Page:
Thursday, November 11, 2004

Naxal merger a threat: Report

Naxal merger a threat: Report

New Delhi, Nov. 10: The recent merger of the People’s War and the Maoist Communist Centre of India will “amplify” the Naxal threat, the Centre has said in a recent assessment made for a committee of MPs. When the two Naxalite groups joined to become the Communist Party of India-Maoist, Home Minister Shivraj Patil’s immediate reaction had been cautious. He told reporters that the development could even turn out to be good. The PWG has begun a dialogue with Andhra Pradesh government, and he implied that the MCCI, too, could become part of the peace effort.

But the Home Ministry’s “initial analysis” — which figured in a paper prepared for last week’s meeting of the consultative committee attached to the ministry — said the merger would “amplify the Naxal violence”, particularly in West Be-ngal, Orissa and Uttar Pradesh. In these States, the “military prowess” of People‘s War will combine with “mass activities” of the MCCI. It said the merger aimed at “strengthening the movement to meet the aspirations of the masses“’.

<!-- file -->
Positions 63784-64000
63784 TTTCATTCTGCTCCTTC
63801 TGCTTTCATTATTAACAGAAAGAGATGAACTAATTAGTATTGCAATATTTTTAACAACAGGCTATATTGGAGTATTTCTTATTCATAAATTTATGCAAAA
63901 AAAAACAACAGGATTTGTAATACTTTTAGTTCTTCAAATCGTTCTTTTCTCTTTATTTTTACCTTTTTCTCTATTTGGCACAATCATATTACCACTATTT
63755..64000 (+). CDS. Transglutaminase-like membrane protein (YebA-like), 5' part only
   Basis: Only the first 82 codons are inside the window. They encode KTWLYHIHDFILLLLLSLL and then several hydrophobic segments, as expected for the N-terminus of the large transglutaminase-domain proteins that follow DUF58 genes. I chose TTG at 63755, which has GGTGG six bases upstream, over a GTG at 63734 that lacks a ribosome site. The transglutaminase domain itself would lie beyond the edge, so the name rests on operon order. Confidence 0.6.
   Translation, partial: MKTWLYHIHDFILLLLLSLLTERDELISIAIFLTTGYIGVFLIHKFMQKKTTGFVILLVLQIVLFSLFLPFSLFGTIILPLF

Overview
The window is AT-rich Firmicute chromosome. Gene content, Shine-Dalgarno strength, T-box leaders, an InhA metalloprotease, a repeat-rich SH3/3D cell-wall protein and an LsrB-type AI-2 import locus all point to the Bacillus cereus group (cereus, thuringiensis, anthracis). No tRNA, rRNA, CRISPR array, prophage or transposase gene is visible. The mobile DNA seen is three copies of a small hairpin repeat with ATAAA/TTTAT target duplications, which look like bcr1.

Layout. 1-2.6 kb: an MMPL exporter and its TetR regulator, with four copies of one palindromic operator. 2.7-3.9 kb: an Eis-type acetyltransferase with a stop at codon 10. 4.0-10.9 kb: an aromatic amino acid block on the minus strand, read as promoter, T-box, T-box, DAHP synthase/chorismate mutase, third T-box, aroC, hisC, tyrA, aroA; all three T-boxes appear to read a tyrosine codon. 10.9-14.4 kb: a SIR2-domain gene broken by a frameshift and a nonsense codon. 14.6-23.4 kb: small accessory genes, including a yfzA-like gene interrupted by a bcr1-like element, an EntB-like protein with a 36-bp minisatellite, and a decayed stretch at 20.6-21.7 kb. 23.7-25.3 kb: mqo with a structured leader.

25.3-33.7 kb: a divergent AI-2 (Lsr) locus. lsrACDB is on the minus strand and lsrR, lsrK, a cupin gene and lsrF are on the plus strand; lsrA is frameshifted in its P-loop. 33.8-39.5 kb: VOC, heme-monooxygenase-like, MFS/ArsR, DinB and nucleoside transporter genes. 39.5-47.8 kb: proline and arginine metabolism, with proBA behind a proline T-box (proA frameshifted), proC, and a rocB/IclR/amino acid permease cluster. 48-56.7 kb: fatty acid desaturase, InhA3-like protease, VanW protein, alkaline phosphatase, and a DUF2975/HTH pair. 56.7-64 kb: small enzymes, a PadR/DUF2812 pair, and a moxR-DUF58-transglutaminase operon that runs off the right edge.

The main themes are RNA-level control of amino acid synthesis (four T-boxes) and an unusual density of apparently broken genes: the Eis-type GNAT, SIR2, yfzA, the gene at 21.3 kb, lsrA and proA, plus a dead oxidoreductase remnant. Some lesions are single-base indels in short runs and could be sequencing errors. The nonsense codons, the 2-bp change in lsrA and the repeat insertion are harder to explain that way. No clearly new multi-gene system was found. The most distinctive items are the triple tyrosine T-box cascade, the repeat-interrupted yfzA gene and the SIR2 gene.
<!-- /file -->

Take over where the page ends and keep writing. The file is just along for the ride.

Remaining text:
“Overall, it wo-uld augment the organisational, military and technological capabilities of the two outfits in a vast geographical spread, posing a serious challenge to the security scenario,” the Ministry said. The two groups account for 90 per cent of deaths countrywide due to Naxalite violence, the paper said. Up to September-end this year, Naxalite violence had claimed 436 lives in 1,215 incidents — compared to 388 deaths in a similar number of cases during the same period last year.

Twelve States are affected. Apart from the PW-MCCI merger, the Ministry paper also drew attention to “linkages” of Naxalite groups in India with the Communist Party of Nepal (Maoist). “CPN (Maoist), Nepal has increased its activities in the Tarai region of Nepal bordering India,” it said. There was “regular exchange of men and material” between the Maoists in Nepal and local Naxal outfits. The PW, MCCI and the CPN (Maoists) planned to spread into new areas to carve out a “compact revolutionary group”, spreading from Nepal, through Bihar and to the Dandakaranya region of AP.

According to the Home Ministry assessment, there were about 7,000 hard-core Naxalites in the country. They hold about 6,300 regular weapons “and a large number of unlicensed country-made weapons”. The PW and the MCCI had built up expertise in making IEDs and landmines, it said. The Ministry also noted an increase in “people’s courts” held by Naxalites. During 2002, 100 ‘Jan Adalats’ were held and eight executions ordered.

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